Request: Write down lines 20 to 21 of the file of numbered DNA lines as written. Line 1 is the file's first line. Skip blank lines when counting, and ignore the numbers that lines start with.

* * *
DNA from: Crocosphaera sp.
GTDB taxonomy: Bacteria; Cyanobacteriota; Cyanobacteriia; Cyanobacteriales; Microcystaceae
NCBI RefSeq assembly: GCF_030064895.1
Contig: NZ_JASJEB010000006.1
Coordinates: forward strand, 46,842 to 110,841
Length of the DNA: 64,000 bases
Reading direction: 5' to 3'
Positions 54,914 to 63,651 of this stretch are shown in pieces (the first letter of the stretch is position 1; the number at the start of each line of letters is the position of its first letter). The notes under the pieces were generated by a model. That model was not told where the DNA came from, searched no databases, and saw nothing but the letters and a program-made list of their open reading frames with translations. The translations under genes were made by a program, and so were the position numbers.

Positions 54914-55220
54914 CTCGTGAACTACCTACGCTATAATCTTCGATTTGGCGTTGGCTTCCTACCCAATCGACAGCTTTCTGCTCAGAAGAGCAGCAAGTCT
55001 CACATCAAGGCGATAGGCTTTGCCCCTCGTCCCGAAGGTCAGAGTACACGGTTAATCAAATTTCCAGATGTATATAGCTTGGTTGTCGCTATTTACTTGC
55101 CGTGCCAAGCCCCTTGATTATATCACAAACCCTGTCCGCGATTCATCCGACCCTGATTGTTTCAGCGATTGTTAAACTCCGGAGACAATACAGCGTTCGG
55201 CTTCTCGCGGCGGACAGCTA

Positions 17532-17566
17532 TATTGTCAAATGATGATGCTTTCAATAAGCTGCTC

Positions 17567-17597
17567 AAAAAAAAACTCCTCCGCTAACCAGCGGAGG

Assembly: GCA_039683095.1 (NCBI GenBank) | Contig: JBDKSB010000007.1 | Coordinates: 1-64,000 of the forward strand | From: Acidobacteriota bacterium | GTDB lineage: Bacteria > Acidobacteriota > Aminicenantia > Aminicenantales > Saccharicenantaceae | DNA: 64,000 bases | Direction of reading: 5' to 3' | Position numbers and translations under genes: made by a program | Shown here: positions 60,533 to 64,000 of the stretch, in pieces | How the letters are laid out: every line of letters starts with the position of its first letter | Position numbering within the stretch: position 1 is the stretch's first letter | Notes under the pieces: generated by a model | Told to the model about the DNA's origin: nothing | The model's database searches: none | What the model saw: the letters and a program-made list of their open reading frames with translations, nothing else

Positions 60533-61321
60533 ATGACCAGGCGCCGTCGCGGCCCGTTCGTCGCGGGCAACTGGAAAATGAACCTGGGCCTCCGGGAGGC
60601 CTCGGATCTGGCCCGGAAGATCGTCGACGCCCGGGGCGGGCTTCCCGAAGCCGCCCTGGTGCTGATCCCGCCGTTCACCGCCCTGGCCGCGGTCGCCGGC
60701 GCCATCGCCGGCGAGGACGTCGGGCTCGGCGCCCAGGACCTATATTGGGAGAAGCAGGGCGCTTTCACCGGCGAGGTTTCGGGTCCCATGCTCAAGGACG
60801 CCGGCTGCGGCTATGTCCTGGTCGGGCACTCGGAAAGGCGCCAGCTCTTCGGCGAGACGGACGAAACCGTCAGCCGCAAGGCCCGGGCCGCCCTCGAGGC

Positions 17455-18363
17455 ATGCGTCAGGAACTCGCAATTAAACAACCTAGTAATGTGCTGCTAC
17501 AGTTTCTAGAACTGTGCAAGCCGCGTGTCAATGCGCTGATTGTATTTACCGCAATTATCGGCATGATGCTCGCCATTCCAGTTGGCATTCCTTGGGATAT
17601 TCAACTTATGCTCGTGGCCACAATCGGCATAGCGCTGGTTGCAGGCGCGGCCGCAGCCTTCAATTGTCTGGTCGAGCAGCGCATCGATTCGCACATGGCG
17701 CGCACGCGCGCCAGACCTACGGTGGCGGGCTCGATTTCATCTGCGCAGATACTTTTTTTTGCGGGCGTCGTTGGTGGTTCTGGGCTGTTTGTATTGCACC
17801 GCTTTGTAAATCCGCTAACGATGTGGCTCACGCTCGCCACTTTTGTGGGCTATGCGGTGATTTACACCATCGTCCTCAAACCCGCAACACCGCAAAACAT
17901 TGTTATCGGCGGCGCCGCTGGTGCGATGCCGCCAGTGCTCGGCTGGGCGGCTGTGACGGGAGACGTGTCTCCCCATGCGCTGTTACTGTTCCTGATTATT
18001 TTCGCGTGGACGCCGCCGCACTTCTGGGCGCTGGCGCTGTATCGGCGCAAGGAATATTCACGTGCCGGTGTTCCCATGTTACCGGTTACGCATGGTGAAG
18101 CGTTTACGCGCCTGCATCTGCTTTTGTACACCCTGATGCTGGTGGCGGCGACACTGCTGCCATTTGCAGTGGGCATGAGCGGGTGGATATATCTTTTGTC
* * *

60533 ATGACCAGGCGCCGTCGCGGCCCGTTCGTCGCGGGCAACTGGAAAATGAACCTGGGCCTCCGGGAGGC
60601 CTCGGATCTGGCCCGGAAGATCGTCGACGCCCGGGGCGGGCTTCCCGAAGCCGCCCTGGTGCTGATCCCGCCGTTCACCGCCCTGGCCGCGGTCGCCGGC